The old M1 and M1A1 75mm pack howitizers would be interesting to see in use again. They are still out there, in fact with the proper paperwork, licenses and money you can buy one for about $17,000 (sans ammunition).


Still the 75mm could be effective, 8000 meters of range to work with and firing a 14.0 pound explosive shell.


I think one might have to have new industries spring up to manufacture ammunition of course but potentially weapons as well. That would be the hard part, for Milgov they could probably do this and Civgov might be able to as well but few others could.


This would be a tremendous undertaking but could be a basis for whole new communitites being formed up. Small scale shops for machining and porduction, chemical labs for making the explosives, metallurgists working with small shops to get the raw materials or work with them to make shell casings and the like...


Just some thoughts on this all.



For Sale, M1A1 Pack Howitzer, Not By Me But Fun To See:


http://www.gunsamerica.com/guns/976147190.htm




Until Later,


TR

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Abbott Shaull 05-03-2004, 08:47 AM Yes, the 60mm would probably be the biggest item assigned to a Troop. Much like Foot Infantry uses them. Each trooper would carry a round or two, if you going to fight maybe three or four.


81mm and larger will more than likely placed on carriages with small mobile wagon in tow for ammo.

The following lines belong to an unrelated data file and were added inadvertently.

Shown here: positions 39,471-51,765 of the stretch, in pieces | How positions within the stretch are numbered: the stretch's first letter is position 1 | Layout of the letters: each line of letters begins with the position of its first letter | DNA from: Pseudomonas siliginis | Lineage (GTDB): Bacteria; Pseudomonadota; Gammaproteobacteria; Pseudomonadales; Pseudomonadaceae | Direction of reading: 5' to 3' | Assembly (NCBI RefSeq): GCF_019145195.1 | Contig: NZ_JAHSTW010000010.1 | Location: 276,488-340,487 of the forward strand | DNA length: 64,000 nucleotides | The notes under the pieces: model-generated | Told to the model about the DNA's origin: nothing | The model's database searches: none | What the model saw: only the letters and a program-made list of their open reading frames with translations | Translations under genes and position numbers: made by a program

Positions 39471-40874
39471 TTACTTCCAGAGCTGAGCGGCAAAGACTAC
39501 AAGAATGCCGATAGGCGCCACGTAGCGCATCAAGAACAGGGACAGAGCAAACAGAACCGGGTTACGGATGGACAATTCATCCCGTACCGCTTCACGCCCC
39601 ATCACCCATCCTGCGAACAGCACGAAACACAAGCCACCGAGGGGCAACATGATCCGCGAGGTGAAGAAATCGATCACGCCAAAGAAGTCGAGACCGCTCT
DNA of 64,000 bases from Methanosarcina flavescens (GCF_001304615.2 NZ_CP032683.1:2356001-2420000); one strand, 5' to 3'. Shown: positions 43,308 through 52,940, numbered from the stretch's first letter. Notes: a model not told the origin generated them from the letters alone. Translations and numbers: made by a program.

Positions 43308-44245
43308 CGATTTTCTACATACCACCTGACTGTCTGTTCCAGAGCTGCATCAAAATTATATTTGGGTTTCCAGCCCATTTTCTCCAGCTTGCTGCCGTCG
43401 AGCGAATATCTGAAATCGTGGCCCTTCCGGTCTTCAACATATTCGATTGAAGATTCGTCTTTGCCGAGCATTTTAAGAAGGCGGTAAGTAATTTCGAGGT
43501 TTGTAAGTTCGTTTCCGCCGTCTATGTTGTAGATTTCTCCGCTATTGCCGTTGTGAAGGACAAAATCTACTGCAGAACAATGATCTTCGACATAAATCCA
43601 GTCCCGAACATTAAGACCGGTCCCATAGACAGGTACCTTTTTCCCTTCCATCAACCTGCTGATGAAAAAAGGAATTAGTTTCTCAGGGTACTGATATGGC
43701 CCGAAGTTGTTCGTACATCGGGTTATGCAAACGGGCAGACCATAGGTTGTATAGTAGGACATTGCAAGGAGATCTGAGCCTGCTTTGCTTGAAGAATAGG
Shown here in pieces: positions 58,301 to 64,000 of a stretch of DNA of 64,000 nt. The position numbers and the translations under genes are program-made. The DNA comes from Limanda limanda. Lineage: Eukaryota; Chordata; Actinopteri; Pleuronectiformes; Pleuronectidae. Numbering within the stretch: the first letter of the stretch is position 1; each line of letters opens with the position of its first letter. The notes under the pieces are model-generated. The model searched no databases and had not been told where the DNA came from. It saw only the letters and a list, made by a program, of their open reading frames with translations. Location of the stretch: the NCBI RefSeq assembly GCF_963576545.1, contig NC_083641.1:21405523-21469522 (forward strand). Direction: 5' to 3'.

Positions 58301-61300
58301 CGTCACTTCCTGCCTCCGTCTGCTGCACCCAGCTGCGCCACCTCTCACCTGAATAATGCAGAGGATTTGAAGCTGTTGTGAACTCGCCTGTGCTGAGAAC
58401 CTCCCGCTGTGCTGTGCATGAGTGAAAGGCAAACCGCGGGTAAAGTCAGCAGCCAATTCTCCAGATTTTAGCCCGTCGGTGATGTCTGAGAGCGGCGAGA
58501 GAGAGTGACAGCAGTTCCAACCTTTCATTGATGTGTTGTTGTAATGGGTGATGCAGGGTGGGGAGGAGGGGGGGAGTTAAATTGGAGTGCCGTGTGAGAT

Yes there would be a new industrial base spring up near location where these units exist. Which in turn is part of the reason why the front had became more or less static. Becoming more so for the forseeable future at least in Europe. One has to have food coming from somewhere and one has to protect.


Abbott

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ReHerakhte 05-03-2004, 09:01 AM As another thought on this, there are options that haven't been mentioned here. While the normal notion appears to be one soldier = one horse, there's no reason why pack horses couldn't be employed to carry other gear including support weapons. While not necessarily as fast as the standard mounted soldier, pack horses are typically faster than wagons when a mounted soldier leads them, (although the Royal Horse Artillery demonstration unit in the UK certainly show that a team of four horses can pull a limber and 76mm gun at impressive speed - they too have a mounted soldier leading the horses)